Friday, November 16, 2012

Ashley Sterne Beauty and Barberism


Today the National Library of Australia graciously sent me an email message informing me that a new article by Ashley Sterne had been added to their digitized newspaper archive.  This short article was originally republished in the Chronicle (Adelaide, SA) on December 13th 1919.



Beauty and Barberism

By Ashley Sterne


I was leaning over the garden gate to see if there was a Punch-and-Judy show, or a dancing bear, or even the village idiot to amuse me.

To tell the truth, I was feeling awfully bored. Nobody loved me. Mrs. D., my housekeeper, declined to pay nuts-in-May with me. ["Nuts in May", a nursery rhyme similar to "Here We Go Round the Mulberry Bush", was often sung as a game with the aim of pairing a boy and girl from within the singers.]  The cat wouldn't purr to me. The canary couldn't sing to me. It had been inside the cat since the previous day.

Then an errand boy passed. He looked up at me and remarked, "Get your 'air out!"

I gave a shriek of joy. 

"Bright youth!" I exclaimed. "Take this well-filled purse."

But before I had time to give it to him I was down the street and entering the hair-wrencher's. There were no customers in the shop — only a beauteous damsel fixing a fringe on a wax lady.

"Is the hair-cutting cutter-man in?" I asked politely.

"No," said she. "The management changed hands this morning. I am the barberess. Do you want a hair cut?"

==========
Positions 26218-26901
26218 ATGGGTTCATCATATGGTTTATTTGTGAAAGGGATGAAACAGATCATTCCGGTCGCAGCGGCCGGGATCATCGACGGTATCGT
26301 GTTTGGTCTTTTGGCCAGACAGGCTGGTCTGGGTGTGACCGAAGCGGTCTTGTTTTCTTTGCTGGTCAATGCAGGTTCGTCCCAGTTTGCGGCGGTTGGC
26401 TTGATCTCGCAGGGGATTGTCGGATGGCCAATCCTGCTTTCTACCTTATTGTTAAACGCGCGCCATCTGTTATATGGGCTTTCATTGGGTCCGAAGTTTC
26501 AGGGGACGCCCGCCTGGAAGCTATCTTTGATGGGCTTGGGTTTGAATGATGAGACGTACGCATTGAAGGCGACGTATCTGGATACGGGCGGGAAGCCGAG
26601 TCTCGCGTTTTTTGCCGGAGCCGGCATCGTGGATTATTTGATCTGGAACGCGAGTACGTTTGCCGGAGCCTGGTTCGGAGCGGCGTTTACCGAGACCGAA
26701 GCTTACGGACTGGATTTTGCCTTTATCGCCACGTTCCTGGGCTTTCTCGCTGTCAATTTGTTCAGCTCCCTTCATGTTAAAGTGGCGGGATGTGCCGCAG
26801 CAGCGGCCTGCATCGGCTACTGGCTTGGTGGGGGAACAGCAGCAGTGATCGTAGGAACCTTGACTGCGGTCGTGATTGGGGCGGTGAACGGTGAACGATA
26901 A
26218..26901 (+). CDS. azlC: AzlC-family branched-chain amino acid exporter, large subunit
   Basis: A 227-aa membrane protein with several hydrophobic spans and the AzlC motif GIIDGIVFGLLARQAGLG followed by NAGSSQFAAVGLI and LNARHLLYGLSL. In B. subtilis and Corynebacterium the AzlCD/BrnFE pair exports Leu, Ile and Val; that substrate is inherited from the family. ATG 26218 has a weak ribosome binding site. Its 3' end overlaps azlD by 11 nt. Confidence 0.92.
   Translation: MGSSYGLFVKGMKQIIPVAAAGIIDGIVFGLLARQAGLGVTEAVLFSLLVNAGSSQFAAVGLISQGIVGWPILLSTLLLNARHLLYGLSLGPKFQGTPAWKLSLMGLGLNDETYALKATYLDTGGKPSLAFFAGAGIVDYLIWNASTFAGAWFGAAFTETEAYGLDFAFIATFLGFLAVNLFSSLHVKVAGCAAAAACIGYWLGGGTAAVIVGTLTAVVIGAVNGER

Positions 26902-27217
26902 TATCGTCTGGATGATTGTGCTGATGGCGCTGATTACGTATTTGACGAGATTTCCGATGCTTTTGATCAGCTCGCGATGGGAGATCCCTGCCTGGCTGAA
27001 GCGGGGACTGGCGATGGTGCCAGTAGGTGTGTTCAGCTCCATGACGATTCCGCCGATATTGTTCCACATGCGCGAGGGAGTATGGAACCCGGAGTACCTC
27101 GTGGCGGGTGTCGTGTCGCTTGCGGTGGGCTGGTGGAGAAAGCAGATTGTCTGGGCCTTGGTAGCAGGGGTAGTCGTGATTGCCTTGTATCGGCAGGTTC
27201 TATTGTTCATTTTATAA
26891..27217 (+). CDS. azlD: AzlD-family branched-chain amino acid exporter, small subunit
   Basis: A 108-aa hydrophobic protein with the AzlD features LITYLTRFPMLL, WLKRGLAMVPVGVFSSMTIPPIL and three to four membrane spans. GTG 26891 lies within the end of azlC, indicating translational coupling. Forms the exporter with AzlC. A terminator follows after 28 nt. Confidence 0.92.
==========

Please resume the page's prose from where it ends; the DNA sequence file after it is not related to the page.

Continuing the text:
"I'm not particular," I said.

"Hair cut, wet shampoo, dry shampoo," she began, reading from a list on the wall.

"Good enough,' I interrupted, getting into the chair. "I'll take the table d'hote. Hair-cut, soup, shampoo, fish, singe, joint with two veg., shave, and savoury."

Then she helped me into a fair linen surplice, stuffed a pound and a half of thermogene down my neck, stuck a serviette under my chin, and put a clean antimacassar on the head-rest. All this was most delightful.

My boredom was vanishing. I saw myself joining the emporium's toilet club (book of twelve tickets six-and-ninepence, including amusement tax), and coming to have a hair-cut two or three times a week. In fact, before she'd cut half-way through the first hair I found that not only had I joined the toilet club, but that she had sold me a bottle of hair-tonic guaranteed to grow a new hide on a French poodle in two days, and a bottle of lotion for sticking prominent ears to the side of the head.

She really was an exceedingly attractive damsel, and we got on very well together. I never knew hair-cutting could, with a little artifice, be made as enjoyable as eight-hours-at-the-seaside. But then the old barber man never sat on my knee when he cut my fringe. I'd have pushed him off if he had, thickened his ears, flattened his eyes, and squashed his nose. But Phyllis was different (we called one another by our Christian names).

It took us three hours to finish the programme, and, as I pressed my bag of money into her hand a wave of sadness swept over me. I left the shop thinking of my lonely hearth with only Bartholomew, the black beetle, and Clarence, the cricket, to keep me company.

I retraced my steps and entered the shop. Phyllis was fitting some piebald whiskers {showing "before" and "after") on to a wax gentleman, who had been beheaded through the chest.

''Good evening,' I said, handing her my book of toilet club tickets. "I want a hair-cut, a shampoo, a singe, a shave, a bottle of —"

"No, you don't," Phyllis broke in. "The management has again changed hands. Uncle Esau returned from the conference of the Brilliantine Boilers' Union two minutes ago."

I was feeling most awfully bored with myself. I re-retraced my steps, and looked vainly for the village idiot.

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